One of the best parts about operating a fishing travel business is that our clients never scold us if we decide to actually go fishing. In fact, usually clients give us all the rationalization we need with a "Good for you, e-mail me some photos when you get back". We call it product development, our wives call it something else. Is this a great job or what!!
The predictions for the upcoming weekend were for beautiful August weather, so Brad and I decided to play hooky on Friday and spend a few days probing the Bighorn Mountains for big fish. We left A.D. headquarters after collecting messages and answering only the most urgent of phone calls. We grabbed our backpacks, a few freeze dries and the makings of a fish chowder and left our responsibilities at the trailhead into the Cloud Peak Wilderness Area... less than twenty minutes from our office, but due to the demands of our work schedule, all too rarely visited.
It took us six hours to hike in and five hours to hike out. In those 11 hours, we crossed four 10,000 foot passes in a grueling testament to the absurd lengths fly fishermen will go in pursuit of their quarry. Of the three days we spent on this adventure, we fished only one day... but what an incredible day it was! We won't tell you the lake where we caught these fish (unless you ply us with beer and swear eternal silence). We will tell you that much of our fishing was with dry flies or with small nymphs droppered off dries and that most of our success came after sighting cruising fish. Most of our fish were over sixteen inches, a few were over eighteen and one Rubenesque hen was over twenty-one inches and weighed in at a mind-numbing seven pounds! This fat lady took a #12 ginger quill that was the only fly in our boxes that imitated the large gray drake spinners that the light wind had piled up against the lake's rockiest shore. Here, gangs of sixteen plus inch cutts' lazily slurped up these large spent spinners in an act of gluttony that, judging by their fat bellies, was not an isolated event.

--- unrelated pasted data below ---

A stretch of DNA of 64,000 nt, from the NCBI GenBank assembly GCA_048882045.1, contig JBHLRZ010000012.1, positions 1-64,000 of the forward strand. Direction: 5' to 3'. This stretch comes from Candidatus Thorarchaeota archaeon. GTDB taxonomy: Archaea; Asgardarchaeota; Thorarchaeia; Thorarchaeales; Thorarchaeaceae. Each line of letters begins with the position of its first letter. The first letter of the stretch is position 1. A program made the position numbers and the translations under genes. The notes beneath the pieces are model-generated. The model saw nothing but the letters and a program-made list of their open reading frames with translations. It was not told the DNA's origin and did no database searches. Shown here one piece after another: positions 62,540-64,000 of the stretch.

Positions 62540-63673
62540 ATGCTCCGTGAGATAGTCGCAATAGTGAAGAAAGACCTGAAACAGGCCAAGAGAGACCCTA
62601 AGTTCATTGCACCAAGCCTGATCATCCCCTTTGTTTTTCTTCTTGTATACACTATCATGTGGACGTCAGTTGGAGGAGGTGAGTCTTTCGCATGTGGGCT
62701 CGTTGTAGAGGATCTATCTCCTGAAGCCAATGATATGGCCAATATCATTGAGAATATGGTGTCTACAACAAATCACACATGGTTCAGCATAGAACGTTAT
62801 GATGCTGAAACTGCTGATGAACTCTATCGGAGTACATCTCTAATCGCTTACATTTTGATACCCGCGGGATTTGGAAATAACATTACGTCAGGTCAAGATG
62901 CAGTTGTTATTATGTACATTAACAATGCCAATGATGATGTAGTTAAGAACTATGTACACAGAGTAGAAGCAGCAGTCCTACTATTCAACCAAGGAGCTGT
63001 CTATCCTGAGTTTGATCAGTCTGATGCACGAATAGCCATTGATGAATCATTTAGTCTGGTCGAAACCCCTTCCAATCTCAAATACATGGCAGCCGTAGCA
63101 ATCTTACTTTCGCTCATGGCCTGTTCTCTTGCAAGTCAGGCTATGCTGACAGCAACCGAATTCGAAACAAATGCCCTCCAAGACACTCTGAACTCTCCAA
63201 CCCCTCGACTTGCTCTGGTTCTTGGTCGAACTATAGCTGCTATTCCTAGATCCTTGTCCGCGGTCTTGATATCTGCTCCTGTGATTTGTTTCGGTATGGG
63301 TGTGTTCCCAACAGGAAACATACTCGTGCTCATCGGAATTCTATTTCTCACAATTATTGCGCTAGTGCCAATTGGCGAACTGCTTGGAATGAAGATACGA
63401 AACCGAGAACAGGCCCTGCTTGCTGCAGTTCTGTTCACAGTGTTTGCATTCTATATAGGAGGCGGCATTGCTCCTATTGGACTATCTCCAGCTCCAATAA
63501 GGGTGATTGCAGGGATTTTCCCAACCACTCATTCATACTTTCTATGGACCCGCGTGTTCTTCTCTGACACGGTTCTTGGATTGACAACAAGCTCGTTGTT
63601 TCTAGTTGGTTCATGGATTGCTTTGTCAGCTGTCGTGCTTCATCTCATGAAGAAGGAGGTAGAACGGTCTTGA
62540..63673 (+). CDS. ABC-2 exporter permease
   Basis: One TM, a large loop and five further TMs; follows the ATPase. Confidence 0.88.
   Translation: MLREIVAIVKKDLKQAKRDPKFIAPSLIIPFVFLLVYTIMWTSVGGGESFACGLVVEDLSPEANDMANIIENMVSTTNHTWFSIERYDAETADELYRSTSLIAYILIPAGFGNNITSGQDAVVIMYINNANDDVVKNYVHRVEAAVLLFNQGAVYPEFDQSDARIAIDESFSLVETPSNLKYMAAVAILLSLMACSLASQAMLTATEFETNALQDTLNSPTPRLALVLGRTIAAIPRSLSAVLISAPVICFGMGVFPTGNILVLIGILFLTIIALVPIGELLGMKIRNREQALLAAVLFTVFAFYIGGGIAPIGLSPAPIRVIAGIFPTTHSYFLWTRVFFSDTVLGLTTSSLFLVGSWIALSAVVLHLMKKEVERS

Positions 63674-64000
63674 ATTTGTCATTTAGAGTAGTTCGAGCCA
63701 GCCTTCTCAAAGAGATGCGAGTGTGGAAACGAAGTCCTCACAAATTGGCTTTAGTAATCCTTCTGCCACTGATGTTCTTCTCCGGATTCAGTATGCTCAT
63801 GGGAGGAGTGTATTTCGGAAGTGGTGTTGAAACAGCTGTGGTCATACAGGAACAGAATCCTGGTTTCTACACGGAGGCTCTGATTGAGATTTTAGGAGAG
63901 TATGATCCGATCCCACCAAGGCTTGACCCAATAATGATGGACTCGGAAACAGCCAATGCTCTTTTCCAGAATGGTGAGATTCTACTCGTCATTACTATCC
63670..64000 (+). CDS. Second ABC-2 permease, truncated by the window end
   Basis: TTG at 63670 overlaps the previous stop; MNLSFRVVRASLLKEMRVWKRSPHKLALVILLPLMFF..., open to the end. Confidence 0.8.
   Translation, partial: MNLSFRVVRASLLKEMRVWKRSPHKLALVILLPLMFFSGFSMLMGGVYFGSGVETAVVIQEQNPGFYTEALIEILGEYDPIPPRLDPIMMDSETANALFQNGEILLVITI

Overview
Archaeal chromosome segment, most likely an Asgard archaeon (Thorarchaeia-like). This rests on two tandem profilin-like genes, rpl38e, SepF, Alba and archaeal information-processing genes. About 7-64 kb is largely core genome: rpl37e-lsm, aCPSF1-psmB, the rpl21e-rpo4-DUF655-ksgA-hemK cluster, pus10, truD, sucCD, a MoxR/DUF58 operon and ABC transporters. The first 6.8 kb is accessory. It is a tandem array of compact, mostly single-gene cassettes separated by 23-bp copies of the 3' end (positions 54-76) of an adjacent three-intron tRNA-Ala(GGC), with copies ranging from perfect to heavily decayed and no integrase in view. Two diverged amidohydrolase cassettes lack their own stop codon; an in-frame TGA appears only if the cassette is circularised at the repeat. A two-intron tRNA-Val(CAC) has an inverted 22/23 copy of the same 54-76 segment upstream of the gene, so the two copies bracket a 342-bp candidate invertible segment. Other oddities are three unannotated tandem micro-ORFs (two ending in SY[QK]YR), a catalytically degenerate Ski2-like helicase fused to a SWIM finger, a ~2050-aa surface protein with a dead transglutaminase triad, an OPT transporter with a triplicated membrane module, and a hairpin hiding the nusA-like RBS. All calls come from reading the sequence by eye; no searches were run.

Rises to our dries were agonizingly slow. The fish climbed up through the mesmerizingly clear water as if suspended in Karo Syrup. These slow motion takes define the cutthroat species and encourage anglers to strike as if Valium was being fed to them on a slow drip. Sometimes the larger cutts' would rise confidently to our dries only to refuse this delectable morsel and veer off, mouths agape, to inhale the droppered nymph... our clue to strike was the slowly closing white mouth. Patience in striking was a virtue here. Adrenaline translated to as many misses as takes. After seven incredible hours, we left rising fish at 5:00 P.M. when the first of the hail started to noisily plop on the calm surface of the lake. We were afraid that the glacial rock heaps that defined our decent route would get too slippery if the hail turned to rain. We reluctantly turned our backs to the risers insuring that discretion would be the better part of valor this day. We started our decent to camp from this 10,600-foot aerie. Our route took us through fields of wildflowers and over fresh elk tracks lightly salted with fresh hailstones. We hiked in silence, neither of us quite believing what we had just experienced.
If you are a fit angler with a will to explore, give us a call. Many lakes and streams like this sit waiting in the Bighorns. They demand only stamina and a willingness to camp. If this describes you, we can arrange either horsepack or backpack guides both of which allow hardy anglers to access Wyoming's high country lakes and streams for a true "peak experience".